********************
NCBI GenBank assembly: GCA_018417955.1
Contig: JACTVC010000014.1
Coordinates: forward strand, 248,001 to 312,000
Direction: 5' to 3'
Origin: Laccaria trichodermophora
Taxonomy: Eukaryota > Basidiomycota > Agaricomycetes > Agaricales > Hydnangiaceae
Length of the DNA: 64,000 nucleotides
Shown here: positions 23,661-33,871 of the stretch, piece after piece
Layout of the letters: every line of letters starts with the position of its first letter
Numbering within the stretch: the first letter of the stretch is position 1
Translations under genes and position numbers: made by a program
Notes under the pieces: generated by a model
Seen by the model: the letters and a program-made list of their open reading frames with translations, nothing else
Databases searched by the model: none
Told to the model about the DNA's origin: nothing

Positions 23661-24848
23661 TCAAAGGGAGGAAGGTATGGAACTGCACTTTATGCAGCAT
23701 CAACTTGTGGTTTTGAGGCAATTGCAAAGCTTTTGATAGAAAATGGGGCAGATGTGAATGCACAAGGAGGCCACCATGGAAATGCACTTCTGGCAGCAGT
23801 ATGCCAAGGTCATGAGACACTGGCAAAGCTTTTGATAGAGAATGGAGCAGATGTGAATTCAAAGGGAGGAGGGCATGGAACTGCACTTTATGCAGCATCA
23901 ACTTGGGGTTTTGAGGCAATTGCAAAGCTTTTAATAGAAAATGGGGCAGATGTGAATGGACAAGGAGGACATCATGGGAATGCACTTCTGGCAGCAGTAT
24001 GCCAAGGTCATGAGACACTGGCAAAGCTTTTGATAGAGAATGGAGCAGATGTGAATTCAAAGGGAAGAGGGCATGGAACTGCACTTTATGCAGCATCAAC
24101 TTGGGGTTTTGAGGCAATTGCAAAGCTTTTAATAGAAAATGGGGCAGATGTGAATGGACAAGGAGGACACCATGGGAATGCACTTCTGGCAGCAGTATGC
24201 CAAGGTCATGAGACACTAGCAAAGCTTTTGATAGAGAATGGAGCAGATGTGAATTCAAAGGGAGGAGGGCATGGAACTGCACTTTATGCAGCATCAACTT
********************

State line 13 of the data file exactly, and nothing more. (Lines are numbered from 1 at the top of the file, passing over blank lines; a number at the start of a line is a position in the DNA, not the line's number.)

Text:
Seen by the model: the letters and a program-made list of their open reading frames with translations, nothing else